They are also able to use a relatively small number of PLCs and DCSs, as the wires can economically reach all the necessary equipment, sensors, actuators, etc. On the other hand, due to their large coverage area, SCADA enterprises rely on noisy telemetry (wireless) or telephone (leased) line communication. Consequently, they also use lower communication speeds (300 – 9600 bps), and a very large number of RTUs, frequently numbering in the hundreds or even thousands. OPC Servers for SCADA applications must take these factors into account. They must optimize their communication to allow for extra noise, low bandwidth and a large device count. They must also handle their priority of operations differently than in a plant. Finally, the SCADA Master (the OPC Client application) must behave slightly differently to help the OPC server behave properly.

Noisy Communication
Noisy communication is the hallmark of SCADA operations. Invalid packets are very common, and extra bits often slip into the packets due to radio squelch. It is important for SCADA servers to differentiate between an invalid data packet as indicated by a bad CRC, and packets that are invalid due to radio squelch. In the former, the read must be performed again. But, if the SCADA server recognizes the latter (extra bits after a good CRC is detected), it can easily cleanup the data by simply ignoring the extra bits. This data cleansing enables the SCADA server to avoid extra reads where they are not required, and save on precious bandwidth. OPC enables the servers to have a dynamically configurable number of retries. Users can specify the number of retries that are acceptable in their specific situations.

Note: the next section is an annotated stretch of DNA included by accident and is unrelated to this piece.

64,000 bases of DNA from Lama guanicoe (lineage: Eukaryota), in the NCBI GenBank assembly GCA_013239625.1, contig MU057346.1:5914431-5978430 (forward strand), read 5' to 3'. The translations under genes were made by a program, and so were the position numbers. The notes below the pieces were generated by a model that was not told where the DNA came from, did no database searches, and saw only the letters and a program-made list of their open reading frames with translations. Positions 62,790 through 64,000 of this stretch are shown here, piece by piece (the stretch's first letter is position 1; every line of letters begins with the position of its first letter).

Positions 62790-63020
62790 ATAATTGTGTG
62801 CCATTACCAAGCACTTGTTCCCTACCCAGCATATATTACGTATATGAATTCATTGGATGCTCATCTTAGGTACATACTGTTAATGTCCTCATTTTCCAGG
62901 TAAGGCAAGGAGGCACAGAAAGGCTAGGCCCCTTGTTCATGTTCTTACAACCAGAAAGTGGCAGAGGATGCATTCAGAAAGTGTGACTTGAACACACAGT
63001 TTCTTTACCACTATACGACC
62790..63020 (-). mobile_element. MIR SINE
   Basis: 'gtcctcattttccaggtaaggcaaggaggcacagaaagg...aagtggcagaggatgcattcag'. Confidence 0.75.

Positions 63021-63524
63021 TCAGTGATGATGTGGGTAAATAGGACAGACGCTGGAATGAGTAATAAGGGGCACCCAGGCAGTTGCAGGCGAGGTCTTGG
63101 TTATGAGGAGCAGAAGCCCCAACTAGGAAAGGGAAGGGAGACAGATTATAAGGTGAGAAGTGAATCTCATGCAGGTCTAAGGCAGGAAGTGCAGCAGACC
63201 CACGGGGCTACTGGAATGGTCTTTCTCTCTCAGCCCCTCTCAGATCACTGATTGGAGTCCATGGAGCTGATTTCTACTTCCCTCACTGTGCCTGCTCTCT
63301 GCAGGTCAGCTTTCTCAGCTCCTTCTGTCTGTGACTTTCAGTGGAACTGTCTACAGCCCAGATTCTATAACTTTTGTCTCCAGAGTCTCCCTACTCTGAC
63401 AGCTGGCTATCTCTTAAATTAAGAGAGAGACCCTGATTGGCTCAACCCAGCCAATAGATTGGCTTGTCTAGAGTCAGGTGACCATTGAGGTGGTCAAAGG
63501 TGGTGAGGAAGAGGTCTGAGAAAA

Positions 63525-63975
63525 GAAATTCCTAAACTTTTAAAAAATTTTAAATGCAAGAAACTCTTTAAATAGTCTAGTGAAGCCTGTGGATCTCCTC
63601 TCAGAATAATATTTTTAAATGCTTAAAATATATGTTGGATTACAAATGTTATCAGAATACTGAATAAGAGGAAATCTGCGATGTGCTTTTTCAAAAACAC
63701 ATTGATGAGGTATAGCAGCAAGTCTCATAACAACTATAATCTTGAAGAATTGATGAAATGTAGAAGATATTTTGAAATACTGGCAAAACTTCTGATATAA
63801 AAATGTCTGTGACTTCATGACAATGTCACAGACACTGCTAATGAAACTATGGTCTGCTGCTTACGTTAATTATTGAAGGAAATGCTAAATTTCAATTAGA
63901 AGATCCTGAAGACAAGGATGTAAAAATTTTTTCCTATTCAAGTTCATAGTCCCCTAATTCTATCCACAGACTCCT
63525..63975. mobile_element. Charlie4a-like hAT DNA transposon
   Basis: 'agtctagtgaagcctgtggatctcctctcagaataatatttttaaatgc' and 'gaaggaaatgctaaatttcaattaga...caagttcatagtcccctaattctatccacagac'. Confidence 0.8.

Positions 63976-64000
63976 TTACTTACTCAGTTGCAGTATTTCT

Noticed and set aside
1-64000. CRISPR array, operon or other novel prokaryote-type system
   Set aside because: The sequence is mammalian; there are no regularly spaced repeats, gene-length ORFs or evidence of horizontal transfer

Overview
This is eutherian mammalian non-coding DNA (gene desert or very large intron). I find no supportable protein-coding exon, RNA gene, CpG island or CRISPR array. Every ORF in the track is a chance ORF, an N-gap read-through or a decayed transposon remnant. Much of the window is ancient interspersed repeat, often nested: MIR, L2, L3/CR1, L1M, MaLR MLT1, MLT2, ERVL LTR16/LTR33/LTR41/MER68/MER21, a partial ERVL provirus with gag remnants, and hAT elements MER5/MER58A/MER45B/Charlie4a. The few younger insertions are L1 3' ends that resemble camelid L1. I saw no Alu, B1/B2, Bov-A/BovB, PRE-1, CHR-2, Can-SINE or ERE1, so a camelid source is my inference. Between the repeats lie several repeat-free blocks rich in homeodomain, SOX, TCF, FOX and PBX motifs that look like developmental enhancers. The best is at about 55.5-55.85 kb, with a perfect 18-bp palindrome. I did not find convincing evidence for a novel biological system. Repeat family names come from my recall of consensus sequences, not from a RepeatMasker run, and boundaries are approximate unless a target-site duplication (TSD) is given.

Large RTU Count A large number of RTUs is also a signature aspect of SCADA applications. While plant-based drivers rarely connect to more than a few PLCs simultaneously, SCADA servers frequently connect to tens or even hundreds or RTUs. SCADA servers must usually share a single connection amongst many RTUs, resulting in a connect-read-disconnect operation. SCADA server must be very efficient in their connection and disconnection procedures. As well, they must adhere to a dynamic polling sequence that enables them to read data from all the devices in a round-robin polling sequence, and also be able to interrupt the sequence with a higher priority write operation. Once the interruption is complete, the SCADA server must resume its regularly scheduled polling sequence. OPC uses a timestamp to indicate the last time that a given value was read.